One of the few advantages of a wet windy day is that flags are well displayed. Here at the Lithuanian Presidential Palace next to Vilnius university you can see a full set. The Presidential standard on the building itself with the EU flag, the national flag, and the NATO flag in front of the building.
I spotted this unusual car parked nonchalantly outside the Presidential Palace. The only name on it was Imperial.
The company tried to position the Imperial as a prestige marque that would rival Cadillac and Lincoln but failed to achieve that as they didn’t have a separate distributor channel. Chrysler cars were the first to have transistor radios and air conditioning was standard.
This model is probably a 1963 Imperial.
Parked just round the corner was the most popular mode of wedding transport these days – a stretch limo. It was parked round the corner between the Presidential Palace and Vilnius University, a very popular place for wedding photographs.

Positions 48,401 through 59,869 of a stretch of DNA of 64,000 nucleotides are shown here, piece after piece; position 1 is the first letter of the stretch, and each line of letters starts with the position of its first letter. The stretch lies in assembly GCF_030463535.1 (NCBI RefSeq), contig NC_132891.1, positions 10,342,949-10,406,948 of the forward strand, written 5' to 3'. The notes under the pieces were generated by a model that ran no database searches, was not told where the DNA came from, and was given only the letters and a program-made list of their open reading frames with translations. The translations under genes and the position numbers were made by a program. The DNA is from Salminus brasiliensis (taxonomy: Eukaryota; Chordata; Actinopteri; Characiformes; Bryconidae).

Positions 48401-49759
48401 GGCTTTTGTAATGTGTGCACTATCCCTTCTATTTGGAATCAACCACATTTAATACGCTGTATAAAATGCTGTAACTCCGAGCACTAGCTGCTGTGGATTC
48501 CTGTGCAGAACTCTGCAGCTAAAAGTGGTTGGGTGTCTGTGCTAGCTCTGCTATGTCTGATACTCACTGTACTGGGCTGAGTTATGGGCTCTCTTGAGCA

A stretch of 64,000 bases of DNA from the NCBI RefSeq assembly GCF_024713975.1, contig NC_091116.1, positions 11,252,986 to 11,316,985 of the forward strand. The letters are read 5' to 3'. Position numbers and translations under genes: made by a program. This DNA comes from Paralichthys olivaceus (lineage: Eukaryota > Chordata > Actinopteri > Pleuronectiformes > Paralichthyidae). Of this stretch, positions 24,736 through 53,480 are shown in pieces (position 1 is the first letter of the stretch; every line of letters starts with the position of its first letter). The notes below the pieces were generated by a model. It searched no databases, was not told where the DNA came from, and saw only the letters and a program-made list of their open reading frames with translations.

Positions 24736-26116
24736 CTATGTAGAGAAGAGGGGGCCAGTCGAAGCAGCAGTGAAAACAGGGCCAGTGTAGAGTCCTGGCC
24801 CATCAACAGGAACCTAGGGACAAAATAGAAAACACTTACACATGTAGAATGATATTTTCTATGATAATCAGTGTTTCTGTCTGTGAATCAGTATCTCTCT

One of the first things I saw on my last visit as I made my way up past the Presidential Palace (Prezidentura) was a military flag party. They were raising and lowering the national flags accompanied by the sound of a single side drum.
Then a Lithuanian colleague told me that it was for the Day of Mourning and Hope (Gedulo ir Vilties Diena).
This commemorates the date – 14 June 1941 – when the soviets started deporting Lithuanian families to the Gulags in Siberia.
So Lithuanians remember and mourn an event from their recent past and hope it will never happen again.
Background: In 1998 the then President set up The International Commission for the Evaluation of the Crimes of the Nazi and Soviet Occupation Regimes in Lithuania. (For statistical details of the deportations click here).